Pinsky and Harris, Evanston natives, have dipped their toes in all types of art.
Chicago’s murals & mosaics
Part of a series on public art in the city and suburbs. More murals are added every week.
Pinsky, 46, previously was an actress in New York and has worked with children’s art programs.
Harris, 49, has dabbled in graffiti and breakdancing.
Neither gave much thought to painting murals until they started doing them together in 2005.
The two met in a high school guitar class in the 1980s. Harris was graduating. Pinsky still had a few years left of school, so she took a shot and gave him her phone number.
“I thought, ‘I’m never gonna see that cute guy in my guitar class again,’ ” Pinsky says.
They hung out together and became friends but “totally lost track of each other” when Harris went to Columbia College Chicago.
Until 15 years later. Pinsky was at a kids’ performance for her job when someone dropped a water bottle onto her shoulder from a balcony. She looked around to see what had happened. A man sitting nearby asked: Are you OK? It was Harris.
After the show, Pinsky was talking with a coworker about the performance when she mentioned the water bottle incident. The coworker happened to be Harris’ mom, who helped the two rekindle their friendship.
Pinsky and Harris found they had common interests, particularly art.
“We haven’t been together without working together,” Pinsky says. “It’s such a strong part of our relationship.”
They were married in 2008 and have a 9-year-old son, Jasper.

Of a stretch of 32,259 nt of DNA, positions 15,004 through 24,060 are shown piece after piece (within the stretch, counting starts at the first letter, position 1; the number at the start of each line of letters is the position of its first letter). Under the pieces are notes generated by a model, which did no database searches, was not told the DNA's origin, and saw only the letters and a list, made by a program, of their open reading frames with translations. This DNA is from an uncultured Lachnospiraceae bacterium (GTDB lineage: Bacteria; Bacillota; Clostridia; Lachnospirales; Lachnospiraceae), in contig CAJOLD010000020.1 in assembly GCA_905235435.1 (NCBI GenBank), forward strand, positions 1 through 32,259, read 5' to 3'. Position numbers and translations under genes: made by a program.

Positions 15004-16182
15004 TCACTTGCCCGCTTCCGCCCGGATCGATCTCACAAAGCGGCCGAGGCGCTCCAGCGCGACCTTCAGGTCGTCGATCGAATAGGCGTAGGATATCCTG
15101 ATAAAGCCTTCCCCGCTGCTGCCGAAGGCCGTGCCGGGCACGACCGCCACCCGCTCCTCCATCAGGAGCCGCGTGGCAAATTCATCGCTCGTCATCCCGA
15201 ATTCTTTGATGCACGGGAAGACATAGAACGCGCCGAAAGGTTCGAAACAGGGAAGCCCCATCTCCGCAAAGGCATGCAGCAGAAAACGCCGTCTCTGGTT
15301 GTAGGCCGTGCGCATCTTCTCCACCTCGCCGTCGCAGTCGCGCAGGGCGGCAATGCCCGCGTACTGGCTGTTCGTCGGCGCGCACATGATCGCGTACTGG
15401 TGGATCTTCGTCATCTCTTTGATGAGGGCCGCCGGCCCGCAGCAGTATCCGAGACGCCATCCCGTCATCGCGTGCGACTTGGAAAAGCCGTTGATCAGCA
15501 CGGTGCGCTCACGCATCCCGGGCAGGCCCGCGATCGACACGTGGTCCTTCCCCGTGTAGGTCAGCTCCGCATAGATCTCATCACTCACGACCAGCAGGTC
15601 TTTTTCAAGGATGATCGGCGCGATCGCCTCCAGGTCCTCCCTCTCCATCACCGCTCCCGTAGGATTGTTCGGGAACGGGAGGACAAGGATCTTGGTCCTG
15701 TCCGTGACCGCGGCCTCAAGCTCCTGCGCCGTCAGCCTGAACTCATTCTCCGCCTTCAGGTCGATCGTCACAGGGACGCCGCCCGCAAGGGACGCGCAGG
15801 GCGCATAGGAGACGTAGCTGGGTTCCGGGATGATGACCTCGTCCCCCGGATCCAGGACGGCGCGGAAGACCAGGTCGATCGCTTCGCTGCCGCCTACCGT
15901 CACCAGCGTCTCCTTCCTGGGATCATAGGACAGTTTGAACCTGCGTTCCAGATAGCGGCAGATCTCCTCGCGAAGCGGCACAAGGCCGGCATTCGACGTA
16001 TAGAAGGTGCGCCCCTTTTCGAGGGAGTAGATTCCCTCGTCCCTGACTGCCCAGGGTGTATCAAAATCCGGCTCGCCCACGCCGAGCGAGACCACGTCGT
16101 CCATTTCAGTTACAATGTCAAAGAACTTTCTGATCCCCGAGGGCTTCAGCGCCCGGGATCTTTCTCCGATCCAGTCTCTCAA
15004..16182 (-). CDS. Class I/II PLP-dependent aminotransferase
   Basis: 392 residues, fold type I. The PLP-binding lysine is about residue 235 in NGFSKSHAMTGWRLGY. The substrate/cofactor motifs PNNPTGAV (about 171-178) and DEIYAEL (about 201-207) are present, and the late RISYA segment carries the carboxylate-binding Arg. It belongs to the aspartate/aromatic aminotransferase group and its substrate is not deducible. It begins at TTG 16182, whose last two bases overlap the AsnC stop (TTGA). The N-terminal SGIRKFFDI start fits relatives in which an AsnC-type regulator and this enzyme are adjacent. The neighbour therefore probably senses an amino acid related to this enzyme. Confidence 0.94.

They’ve painted 24 murals in Chicago and Evanston together, and each has painted about eight solo murals as well.
They say their skills complement each other. Pinsky focuses on the big picture. Harris takes care of the details.
Much of their work features geometric designs and bright colors, much like a kaleidoscope or works of stained glass. But they also sprinkle in human faces and quotes like “we are here, our time is now” and “the future belongs to all of us.”
They say each mural reminds them of the process they went through creating it.
Painting in Rogers Park “is always interesting, with all the characters who walk by,” Harris says.
One man who walked by a mural-in-progress several times asked Harris to include his name in the finished work. He thought about it and ended up weaving the names of the man and three friends into a bicycle wheel.
Another time, a traffic cop kept telling Pinsky how she thought the mural could be better.
“She was on my team, no doubt,” Pinsky says.
Pinsky and Harris also have enlisted kids on some of their murals at schools, which Pinsky says “gives them a different relationship with their school, a sense of ownership and pride.”
Beyond their own work, Pinsky and Harris have brought other artists into the Rogers Park “Mile of Murals” project and the Evanston Mural Arts Program, run by the organization Art Encounter, for which Pinsky is executive director.
For those two projects, they’ve managed 22 murals by Chicago artists Anthony Lewellen, Juan-Carlos Perez, Jeff Zimmermann and Louise Jones, also known as Ouizi, and others. Pinsky and Harris say they try to find artists who will add something to a particular neighborhood.
“Who’s a hardworking artist? Who’s doing quality work?” Harris says. “That’s a hustle.”